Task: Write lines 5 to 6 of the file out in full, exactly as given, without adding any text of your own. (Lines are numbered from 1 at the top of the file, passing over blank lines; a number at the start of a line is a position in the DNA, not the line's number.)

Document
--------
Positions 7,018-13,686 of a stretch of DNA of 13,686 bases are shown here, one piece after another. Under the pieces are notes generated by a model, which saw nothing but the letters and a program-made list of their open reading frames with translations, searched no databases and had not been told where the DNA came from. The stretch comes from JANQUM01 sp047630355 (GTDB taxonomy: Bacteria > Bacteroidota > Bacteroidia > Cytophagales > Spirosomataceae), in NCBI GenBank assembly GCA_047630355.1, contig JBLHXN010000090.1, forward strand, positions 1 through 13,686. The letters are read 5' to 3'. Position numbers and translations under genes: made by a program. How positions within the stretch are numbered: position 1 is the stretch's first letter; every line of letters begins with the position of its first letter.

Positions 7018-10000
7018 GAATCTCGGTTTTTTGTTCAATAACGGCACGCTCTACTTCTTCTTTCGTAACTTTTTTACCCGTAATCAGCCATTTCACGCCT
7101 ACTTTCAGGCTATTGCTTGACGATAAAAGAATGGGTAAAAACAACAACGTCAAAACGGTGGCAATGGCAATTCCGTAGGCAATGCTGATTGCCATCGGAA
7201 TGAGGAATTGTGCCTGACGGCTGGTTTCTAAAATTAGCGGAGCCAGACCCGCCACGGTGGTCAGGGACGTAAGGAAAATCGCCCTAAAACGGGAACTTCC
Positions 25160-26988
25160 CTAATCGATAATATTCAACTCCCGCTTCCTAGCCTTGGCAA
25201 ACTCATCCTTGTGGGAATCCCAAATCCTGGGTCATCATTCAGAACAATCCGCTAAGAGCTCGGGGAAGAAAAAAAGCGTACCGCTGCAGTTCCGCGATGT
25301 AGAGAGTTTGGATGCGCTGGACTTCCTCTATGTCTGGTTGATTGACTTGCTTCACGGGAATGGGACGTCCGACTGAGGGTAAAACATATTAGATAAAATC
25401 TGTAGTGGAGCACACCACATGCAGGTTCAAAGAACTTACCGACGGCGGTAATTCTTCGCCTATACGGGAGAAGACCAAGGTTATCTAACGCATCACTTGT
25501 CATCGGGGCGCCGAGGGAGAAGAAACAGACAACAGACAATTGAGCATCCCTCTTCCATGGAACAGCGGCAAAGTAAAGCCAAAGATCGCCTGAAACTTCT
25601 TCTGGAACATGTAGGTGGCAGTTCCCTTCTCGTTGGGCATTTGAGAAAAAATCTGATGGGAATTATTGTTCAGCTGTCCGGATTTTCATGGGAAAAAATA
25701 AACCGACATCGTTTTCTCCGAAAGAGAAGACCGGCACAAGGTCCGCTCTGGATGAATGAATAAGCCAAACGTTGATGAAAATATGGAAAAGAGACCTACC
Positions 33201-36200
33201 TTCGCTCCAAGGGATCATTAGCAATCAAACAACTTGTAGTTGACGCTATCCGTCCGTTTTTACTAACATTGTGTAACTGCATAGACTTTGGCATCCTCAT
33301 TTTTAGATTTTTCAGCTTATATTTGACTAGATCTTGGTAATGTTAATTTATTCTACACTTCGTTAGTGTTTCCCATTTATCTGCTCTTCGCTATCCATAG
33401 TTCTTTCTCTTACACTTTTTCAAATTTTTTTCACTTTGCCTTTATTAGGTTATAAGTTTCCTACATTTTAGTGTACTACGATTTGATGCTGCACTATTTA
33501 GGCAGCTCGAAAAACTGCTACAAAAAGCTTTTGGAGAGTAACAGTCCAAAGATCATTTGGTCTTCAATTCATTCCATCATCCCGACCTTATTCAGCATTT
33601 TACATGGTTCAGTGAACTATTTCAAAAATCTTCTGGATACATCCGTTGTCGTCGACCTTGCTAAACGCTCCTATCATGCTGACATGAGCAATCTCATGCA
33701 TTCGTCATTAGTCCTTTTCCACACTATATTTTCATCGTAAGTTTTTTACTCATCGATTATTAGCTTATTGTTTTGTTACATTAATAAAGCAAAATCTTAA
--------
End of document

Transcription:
7201 TGAGGAATTGTGCCTGACGGCTGGTTTCTAAAATTAGCGGAGCCAGACCCGCCACGGTGGTCAGGGACGTAAGGAAAATCGCCCTAAAACGGGAACTTCC
Positions 25160-26988